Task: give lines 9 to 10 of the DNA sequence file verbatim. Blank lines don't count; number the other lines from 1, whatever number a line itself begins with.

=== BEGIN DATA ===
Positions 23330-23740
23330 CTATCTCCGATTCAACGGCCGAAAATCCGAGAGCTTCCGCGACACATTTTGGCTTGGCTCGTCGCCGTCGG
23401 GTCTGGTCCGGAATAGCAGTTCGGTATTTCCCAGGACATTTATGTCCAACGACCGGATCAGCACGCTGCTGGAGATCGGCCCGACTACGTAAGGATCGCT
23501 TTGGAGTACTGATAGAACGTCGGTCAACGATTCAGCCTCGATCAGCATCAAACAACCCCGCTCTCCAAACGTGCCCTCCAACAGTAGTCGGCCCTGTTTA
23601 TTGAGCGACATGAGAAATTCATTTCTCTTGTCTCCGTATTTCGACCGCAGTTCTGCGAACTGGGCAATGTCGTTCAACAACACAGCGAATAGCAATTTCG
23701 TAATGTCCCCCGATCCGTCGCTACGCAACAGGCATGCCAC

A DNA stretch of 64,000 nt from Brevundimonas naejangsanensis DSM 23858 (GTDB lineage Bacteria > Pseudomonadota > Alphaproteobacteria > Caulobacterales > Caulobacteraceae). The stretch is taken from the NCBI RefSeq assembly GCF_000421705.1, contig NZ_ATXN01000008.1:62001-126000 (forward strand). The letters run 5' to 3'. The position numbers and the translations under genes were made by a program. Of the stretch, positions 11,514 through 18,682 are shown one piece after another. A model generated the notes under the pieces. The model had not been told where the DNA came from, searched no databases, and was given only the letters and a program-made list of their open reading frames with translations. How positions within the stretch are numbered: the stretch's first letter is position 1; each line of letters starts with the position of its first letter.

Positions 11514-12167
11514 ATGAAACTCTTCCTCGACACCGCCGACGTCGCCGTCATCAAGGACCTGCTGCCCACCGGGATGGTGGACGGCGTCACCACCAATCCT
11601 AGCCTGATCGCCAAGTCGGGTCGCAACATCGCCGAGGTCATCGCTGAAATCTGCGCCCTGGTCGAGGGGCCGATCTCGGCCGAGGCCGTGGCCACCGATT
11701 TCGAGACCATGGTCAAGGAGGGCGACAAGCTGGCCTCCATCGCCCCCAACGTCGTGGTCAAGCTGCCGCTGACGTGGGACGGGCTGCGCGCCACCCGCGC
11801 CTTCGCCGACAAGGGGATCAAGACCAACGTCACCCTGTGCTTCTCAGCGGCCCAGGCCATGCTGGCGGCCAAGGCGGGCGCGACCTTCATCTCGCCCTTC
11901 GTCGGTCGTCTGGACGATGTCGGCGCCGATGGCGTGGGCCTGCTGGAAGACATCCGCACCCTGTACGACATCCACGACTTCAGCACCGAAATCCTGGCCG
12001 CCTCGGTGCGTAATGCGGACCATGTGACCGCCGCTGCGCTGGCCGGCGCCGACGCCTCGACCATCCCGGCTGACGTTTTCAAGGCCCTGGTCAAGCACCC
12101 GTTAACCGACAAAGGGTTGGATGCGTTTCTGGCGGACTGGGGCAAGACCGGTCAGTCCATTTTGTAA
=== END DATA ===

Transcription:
11514 ATGAAACTCTTCCTCGACACCGCCGACGTCGCCGTCATCAAGGACCTGCTGCCCACCGGGATGGTGGACGGCGTCACCACCAATCCT
11601 AGCCTGATCGCCAAGTCGGGTCGCAACATCGCCGAGGTCATCGCTGAAATCTGCGCCCTGGTCGAGGGGCCGATCTCGGCCGAGGCCGTGGCCACCGATT